Kristine L. Lynch, Ph.D., Sunni L, Mumford, Ph.D., Karen C. Schliep, Ph.D., Brian W. Whitcomb, Ph.D., Shvetha M. Zarek, M.D., Anna Z. Pollack, Ph.D., Elizabeth R. Bertone-Johnson, Sc.D., Michelle Danaher, Ph.D., Jean Wactawski-Wende, Ph.D., Audrey J. Gaskins, B.S.E., Enrique F. Schisterman, Ph.D.
Volume 102, Issue 2, Pages 511–518.e2
To compare previously used algorithms to identify anovulatory menstrual cycles in women self-reporting regular menses.
Prospective cohort study.
Western New York.
Two hundred fifty-nine healthy, regularly menstruating women followed for one (n = 9) or two (n = 250) menstrual cycles (2005–2007).
Main Outcome Measure(s):
Prevalence of sporadic anovulatory cycles identified using 11 previously defined algorithms that use E2, P, and LH concentrations.
Algorithms based on serum LH, E2, and P levels detected a prevalence of anovulation across the study period of 5.5%–12.8% (concordant classification for 91.7%–97.4% of cycles). The prevalence of anovulatory cycles varied from 3.4% to 18.6% using algorithms based on urinary LH alone or with the primary E2 metabolite, estrone-3-glucuronide, levels.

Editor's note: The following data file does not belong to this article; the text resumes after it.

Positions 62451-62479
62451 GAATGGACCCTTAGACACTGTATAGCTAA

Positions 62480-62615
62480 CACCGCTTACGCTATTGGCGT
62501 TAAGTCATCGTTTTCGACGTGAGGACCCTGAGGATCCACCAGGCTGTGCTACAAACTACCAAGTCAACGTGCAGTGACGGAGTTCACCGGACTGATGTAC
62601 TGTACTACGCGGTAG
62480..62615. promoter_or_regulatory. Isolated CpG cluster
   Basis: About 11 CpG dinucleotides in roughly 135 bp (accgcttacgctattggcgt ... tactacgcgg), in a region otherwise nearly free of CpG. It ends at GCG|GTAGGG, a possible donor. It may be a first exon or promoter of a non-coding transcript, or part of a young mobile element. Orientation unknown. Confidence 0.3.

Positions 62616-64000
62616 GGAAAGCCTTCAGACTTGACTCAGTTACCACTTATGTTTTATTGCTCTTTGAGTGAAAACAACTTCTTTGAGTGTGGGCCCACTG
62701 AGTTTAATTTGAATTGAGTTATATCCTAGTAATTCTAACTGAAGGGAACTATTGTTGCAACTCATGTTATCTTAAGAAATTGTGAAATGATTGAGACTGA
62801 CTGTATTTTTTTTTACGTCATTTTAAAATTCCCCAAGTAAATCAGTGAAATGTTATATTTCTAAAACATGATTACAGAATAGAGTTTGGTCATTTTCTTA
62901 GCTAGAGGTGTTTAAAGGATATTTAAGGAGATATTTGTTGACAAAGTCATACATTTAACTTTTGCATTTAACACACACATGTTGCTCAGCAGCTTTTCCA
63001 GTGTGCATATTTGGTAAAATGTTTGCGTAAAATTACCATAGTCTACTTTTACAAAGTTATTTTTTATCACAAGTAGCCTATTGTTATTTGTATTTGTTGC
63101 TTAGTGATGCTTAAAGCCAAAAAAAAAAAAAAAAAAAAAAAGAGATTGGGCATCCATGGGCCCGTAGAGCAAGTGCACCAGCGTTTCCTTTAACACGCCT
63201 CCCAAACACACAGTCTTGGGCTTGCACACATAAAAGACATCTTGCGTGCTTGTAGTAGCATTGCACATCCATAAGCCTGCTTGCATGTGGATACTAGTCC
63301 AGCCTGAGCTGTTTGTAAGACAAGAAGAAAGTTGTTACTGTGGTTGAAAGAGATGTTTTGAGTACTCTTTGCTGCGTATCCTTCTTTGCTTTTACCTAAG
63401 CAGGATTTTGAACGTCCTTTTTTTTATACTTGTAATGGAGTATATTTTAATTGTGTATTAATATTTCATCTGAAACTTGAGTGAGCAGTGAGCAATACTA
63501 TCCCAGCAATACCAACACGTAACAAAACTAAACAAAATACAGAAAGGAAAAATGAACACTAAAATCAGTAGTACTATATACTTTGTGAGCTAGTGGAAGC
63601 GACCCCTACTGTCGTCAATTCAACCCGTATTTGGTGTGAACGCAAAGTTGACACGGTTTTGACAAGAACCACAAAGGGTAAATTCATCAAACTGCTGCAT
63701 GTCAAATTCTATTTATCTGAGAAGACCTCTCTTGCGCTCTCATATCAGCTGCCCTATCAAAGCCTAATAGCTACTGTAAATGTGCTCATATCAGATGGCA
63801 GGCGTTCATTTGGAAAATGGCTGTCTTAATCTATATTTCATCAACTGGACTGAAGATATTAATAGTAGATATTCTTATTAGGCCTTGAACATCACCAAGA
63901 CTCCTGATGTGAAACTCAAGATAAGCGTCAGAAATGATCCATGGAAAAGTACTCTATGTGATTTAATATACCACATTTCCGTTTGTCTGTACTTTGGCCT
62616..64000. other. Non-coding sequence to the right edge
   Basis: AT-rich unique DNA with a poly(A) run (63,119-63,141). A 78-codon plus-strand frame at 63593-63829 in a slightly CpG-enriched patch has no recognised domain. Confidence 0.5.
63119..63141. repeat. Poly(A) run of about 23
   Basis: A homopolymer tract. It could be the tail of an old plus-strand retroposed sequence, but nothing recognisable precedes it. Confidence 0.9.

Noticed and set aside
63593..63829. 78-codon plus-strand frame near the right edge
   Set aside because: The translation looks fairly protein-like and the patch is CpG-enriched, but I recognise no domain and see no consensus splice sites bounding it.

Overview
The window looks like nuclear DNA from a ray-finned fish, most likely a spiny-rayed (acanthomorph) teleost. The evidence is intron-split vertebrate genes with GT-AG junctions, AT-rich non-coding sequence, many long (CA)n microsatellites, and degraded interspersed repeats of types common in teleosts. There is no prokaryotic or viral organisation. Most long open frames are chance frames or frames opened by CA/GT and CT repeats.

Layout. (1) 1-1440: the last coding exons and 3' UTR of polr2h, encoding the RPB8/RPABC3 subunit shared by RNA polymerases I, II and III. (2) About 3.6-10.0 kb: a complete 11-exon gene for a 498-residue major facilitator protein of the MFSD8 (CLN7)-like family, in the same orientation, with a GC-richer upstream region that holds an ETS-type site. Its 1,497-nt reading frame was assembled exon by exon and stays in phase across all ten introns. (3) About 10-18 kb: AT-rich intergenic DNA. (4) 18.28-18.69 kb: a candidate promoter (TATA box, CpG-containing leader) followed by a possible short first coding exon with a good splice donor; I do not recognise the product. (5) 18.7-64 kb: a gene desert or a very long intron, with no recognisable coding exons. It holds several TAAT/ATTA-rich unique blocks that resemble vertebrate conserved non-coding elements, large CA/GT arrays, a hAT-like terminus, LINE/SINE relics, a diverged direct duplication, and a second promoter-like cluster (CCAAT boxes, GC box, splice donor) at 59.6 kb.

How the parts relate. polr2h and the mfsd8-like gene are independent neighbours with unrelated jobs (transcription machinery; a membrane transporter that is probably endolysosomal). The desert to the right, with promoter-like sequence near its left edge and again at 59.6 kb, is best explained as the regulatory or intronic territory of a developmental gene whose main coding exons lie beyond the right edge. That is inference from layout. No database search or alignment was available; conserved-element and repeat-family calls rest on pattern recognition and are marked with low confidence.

The prevalence of anovulatory cycles among healthy women varied by algorithm. Mid-cycle LH surge urine-based algorithms used in over-the-counter fertility monitors tended to classify a higher proportion of anovulatory cycles compared with luteal-phase P serum-based algorithms. Our study demonstrates that algorithms based on the LH surge, or in conjunction with estrone-3-glucuronide, potentially estimate a higher percentage of anovulatory episodes. Addition of measurements of postovulatory serum P or urine pregnanediol may aid in detecting ovulation.
Read the full text at: http://www.fertstert.org/article/S0015-0282(14)00395-1/fulltext